Managing your finances and managing your time are key parts of freelancing. Working solo means you’re short on time and freelancing income is not particularly stable at the best of times.

So it’s important you’re getting fairly paid for all the effort and time you’re putting in. If you’re not, you’re going to have to take on more work to make enough money. This just leaves you burnt out and isn’t the best way to grow a business.            

Track billable hoursTracking Your Time

Billable hours are hours that you spend on client work that you can actually charge your client for. Other hours include the time you spend looking for clients, doing your accounts, admin or any other business.

Make sure you’re tracking all of your time by noting down hours that you’re spending not just on work but also on communication, research and preparation. Note down how long it takes you to market your services, find clients and manage your accounts.

The chances are all of these things are taking more time than you think but aren’t necessarily earning you money. If you can cut down the time you spend on other tasks, you can free up more time for client work and billable hours.

You might find that you’re underestimating the amount of time you spend working. When you have a more accurate picture of how much time you’re putting into your work, you can then bill more accurately.

Track correspondence

Similar to the point above, it’s important to remember that a lot of freelancers undercharge for their services. One of the areas they do this in is with correspondence. While you might be tracking the hours you’re spending doing the work, a lot of freelancers forget the time it takes to correspond with the client. This could be in the form of emails, phone calls or video calls. Whatever it is, you’re still doing client work and should be able to charge for it.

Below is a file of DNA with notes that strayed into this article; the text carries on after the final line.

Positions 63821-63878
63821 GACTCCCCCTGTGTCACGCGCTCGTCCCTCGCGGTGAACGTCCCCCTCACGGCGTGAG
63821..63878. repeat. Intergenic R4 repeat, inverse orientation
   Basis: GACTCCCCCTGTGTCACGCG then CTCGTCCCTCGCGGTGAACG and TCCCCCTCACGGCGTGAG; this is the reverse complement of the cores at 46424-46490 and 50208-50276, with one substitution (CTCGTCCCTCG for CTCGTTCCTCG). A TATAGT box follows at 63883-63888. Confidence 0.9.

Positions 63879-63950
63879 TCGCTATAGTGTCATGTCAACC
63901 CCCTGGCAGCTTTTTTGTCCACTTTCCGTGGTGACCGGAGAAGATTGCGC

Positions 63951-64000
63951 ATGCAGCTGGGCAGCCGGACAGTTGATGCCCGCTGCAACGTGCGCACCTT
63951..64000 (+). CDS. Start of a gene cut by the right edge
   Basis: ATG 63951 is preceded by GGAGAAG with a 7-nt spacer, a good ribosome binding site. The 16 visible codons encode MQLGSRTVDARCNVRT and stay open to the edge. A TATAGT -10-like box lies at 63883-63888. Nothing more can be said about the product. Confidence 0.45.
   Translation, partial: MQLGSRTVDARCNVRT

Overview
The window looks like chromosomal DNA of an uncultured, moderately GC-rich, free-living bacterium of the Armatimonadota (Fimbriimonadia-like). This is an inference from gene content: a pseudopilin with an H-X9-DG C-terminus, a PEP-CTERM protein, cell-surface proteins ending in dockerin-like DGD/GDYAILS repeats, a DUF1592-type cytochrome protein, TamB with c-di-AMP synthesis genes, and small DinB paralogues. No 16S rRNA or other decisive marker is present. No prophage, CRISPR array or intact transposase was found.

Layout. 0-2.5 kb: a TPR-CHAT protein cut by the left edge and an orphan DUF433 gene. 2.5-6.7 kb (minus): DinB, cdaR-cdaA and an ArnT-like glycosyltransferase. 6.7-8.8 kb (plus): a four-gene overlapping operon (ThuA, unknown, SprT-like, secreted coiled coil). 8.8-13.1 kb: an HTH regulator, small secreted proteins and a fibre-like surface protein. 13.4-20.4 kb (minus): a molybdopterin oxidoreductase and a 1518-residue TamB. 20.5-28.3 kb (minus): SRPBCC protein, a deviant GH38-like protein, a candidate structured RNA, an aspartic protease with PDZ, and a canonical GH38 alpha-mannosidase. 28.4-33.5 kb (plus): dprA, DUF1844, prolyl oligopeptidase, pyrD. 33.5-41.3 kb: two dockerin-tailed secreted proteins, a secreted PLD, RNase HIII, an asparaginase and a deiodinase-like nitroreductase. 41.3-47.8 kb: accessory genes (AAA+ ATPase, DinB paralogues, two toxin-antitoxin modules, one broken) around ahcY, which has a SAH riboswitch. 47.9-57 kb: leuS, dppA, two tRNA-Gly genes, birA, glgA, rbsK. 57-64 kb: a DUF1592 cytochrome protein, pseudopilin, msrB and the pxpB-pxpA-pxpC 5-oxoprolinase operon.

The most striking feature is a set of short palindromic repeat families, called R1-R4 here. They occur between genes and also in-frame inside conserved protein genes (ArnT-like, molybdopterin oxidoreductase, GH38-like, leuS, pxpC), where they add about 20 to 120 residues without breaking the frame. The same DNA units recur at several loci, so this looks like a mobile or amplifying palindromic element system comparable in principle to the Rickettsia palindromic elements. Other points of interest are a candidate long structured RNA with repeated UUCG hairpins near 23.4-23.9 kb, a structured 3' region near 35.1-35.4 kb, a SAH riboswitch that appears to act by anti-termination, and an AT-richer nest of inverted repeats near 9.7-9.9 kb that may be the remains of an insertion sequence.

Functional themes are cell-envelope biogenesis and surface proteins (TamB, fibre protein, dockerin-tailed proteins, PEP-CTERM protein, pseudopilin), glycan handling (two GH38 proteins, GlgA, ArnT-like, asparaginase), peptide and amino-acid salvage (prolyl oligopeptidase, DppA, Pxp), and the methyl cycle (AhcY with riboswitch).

Most freelancers won’t bill for this separately unless you’re providing consultancy services. Just include it in your fee and make sure that it’s high enough to cover the time you spend doing this as well as the time you spend on the work too.

Become more efficient

A key part in making freelancing a success is to become more efficient and spend less time on non-billable hours. When you start tracking your time you can also see where you’re wasting it. This will help you to change your habits and use your time more effectively. Any time that you free up is time you can then spend on billable work, meaning you can increase your capacity for higher earnings.

Charging per hour

The problem with charging per hour is that all the hours you spend on making your business work are not hours you can bill for. Unless you’ve already taken them into account as part of your hourly rate, you could be losing out.

The other problem is that the better you become at your job, the less time it’ll take you to finish work. This is great news for the client but all it means for you is that you can’t charge as much if you’re billing per hour.

Shouldn’t you be getting more money the better you become at your job? This means that a lot of more experienced freelancers won’t charge per hour and will instead come up with project fees that are broad enough to cover everything. However, monitoring your time is still important to see how much you’re spending on tasks that earn you money versus ones that don’t.

 

How do you track your hours? Have you ever realised you’ve been missing out on billable hours? Let us know your thoughts.